Houthi forces in Yemen fired two anti-ship ballistic missiles into shipping lanes in the Red Sea and launched drone attacks at two merchant tankers in the region, U.S. Central Command announced late Saturday.
Gabon-owned and Indian-flagged crude tanker MV Saibaba was hit with a one-way attack drone launched from Yemen while Norwegian-flagged MV Blaamanen reported a drone that missed the chemical tanker, according to the statement.
According to CENTOM, the attacks on Saibaba and Blaamanen were the 14th and 15th attacks on merchant traffic in the region since their start. Houthi forces began firing at assets its leaders said were connected to Israel in solidarity with Hamas on Oct. 17.
U.S. guided-missile destroyer USS Laboon (DDG-58) responded to the distress calls of both ships.
Laboon also downed four unmanned aerial drones as part of its Operation Prosperity Guardian role.
Operation Prosperity Guardian is a multi-national push to ensure freedom of navigation in the Red Sea and Gulf of Aden under the structure of the existing Combined Task Force 153, according to the statement from Secretary of Defense Lloyd Austin last week.
The task force includes United Kingdom, Bahrain, Canada, France, Italy, Netherlands, Norway, Seychelles, Spain, Greece and Australia.
While the task forces was presented as U.S.-led, Reuters reported that Spain, Italy and France were not operating under direct U.S. control.
Pentagon spokesman Maj. Gen. Pat Ryder told reporters on Thursday that not all participants of Operation Prosperity Guardian would be public and declined to say what ships were participating in the effort.
As of Monday, the U.S. sent aircraft carrier USS Dwight D. Eisenhower (CVN-69) and its escorts to the Gulf of Aden while three to four U.S. guided-missile destroyers have been operating in the Red Sea.
On December 23 two Houthi anti-ship ballistic missiles were fired into international shipping lanes in the Southern Red Sea from Houthi controlled areas of Yemen. No ships reported being impacted by the ballistic missiles.
Between 3 and 8 p.m. (Sanaa time), the USS LABOON (DDG… pic.twitter.com/jcBisbXBaS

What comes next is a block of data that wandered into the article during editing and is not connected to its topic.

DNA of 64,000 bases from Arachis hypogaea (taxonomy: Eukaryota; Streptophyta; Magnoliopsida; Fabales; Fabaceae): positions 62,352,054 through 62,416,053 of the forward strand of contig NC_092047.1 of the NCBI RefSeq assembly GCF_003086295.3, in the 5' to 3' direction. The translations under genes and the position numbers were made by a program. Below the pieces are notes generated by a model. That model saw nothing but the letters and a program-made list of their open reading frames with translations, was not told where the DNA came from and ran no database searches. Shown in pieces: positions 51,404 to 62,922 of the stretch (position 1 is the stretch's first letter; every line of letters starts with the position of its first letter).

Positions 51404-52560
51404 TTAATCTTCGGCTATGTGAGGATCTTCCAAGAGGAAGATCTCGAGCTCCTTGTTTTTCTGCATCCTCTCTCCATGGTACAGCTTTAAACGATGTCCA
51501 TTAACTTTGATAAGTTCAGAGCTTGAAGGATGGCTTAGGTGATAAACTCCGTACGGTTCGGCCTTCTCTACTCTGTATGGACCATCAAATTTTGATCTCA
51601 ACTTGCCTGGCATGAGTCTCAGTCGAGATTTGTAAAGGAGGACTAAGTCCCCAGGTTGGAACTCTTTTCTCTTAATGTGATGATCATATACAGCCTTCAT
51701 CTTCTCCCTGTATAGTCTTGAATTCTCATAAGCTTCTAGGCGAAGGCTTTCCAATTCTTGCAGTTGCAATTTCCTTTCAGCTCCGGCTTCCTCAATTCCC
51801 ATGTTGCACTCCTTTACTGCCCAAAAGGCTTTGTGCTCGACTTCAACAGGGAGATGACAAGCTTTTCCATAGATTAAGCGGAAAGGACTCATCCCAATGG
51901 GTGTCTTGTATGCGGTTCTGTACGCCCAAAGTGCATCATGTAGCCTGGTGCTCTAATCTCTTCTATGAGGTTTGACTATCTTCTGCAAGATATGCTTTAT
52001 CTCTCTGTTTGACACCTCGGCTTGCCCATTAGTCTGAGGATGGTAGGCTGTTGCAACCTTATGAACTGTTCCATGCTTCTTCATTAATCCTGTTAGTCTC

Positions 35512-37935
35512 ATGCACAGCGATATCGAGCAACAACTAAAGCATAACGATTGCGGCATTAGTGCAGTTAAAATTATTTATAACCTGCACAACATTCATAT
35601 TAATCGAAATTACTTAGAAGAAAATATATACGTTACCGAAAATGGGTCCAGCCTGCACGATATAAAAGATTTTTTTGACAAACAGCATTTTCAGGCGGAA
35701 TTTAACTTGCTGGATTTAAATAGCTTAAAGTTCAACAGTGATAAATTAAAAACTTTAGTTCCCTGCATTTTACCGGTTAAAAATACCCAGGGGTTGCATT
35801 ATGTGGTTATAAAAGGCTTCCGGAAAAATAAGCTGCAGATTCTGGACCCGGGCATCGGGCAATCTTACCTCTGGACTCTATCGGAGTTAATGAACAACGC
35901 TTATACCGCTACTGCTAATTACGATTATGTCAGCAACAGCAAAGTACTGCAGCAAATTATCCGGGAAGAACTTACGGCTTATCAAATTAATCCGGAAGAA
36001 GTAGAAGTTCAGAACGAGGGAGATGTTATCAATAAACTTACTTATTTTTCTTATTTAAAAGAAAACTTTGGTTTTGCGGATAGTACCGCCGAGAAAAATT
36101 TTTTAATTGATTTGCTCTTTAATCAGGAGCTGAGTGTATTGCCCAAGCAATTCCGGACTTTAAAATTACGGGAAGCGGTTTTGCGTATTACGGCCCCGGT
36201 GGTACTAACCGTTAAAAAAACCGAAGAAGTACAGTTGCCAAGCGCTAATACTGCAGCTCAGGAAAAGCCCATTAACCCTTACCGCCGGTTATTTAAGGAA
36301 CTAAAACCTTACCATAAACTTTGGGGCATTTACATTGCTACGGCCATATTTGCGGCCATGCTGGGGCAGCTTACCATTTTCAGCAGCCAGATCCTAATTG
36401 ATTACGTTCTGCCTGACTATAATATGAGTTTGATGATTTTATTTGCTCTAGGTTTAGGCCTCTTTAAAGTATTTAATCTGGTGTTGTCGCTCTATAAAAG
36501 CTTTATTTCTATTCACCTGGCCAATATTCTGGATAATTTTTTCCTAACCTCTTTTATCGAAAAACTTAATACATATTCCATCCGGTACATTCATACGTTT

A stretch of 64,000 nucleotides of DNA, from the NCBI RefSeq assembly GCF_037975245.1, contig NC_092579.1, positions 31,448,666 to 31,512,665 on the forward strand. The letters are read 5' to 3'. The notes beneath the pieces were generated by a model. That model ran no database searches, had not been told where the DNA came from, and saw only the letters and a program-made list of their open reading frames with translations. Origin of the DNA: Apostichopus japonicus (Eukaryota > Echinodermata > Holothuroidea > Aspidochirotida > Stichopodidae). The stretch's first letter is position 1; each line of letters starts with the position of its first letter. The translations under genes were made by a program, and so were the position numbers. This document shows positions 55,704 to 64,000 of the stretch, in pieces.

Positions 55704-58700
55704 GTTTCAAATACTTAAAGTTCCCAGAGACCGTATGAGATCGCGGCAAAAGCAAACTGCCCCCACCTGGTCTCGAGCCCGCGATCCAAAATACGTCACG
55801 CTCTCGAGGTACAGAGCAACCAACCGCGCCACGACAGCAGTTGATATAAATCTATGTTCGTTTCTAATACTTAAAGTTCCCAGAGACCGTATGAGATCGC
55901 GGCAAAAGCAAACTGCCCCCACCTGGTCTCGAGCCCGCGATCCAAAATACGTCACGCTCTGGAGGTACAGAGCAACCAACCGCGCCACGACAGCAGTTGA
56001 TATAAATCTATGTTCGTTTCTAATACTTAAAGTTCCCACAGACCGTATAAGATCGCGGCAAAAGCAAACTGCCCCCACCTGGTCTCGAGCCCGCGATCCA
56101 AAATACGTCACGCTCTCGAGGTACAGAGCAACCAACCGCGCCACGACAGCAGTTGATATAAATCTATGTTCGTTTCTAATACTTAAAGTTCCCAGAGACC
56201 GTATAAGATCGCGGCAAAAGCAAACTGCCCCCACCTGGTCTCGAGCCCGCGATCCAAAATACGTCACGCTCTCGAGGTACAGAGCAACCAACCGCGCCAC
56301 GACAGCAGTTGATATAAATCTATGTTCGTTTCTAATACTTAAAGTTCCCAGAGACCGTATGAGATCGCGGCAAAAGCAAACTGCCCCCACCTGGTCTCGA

— U.S. Central Command (@CENTCOM) December 24, 2023
Attacks on merchant shipping expanded beyond the Red Sea and into the Indian Ocean yesterday with the Pentagon’s claim that the drone strike on a chemical tanker 200 nautical miles off the coast of India was launched from Iran.
According to the Pentagon press release, a one-way attack drone was launched from Iran and hit the Liberian-flagged, Japanese-owned, and Netherlands-owned MV Chem Pluto. The resulting fire was put out by the crew, made up of 21 Indian and one Vietnamese nationals. While there were no U.S. vessels nearby to render assistance, CENTCOM was in communication with Chem Pluto following the attack.
DRONE ATTACK ON MV CHEM PLUTO-Indian Coast Guard Maritime Rescue Coordination Centre,Mumbai received information regarding fire onboard MV Chem Pluto. The Merchant ship with 20 Indian &01 Vietnamese Crew was reportedly attacked by a suspected drone strike on aerial platform.(1/6) pic.twitter.com/CpioW9MfT9
— Indian Coast Guard (@IndiaCoastGuard) December 23, 2023
Indian Navy and Coast Guard vessels and aircraft promptly responded to the stricken merchant ship, including the Kolkata-class destroyer INS Mormugao (D67). Under escort from the Indian Coast Guard offshore patrol vessel ICGS Vikram (33), Chem Pluto is currently in transit to Mumbai for further investigation and damage assessment. The chemical tanker is expected to reach the Indian port by Dec. 25.
While it is not known if India is participating in Operation Prosperity Guardian, Indian media reported the deployment of destroyers INS Kochi (D64) and INS Kolkata (D63) to the Red Sea last week.
USNI News contributor Aaron-Matthew Lariosa contributed to this report.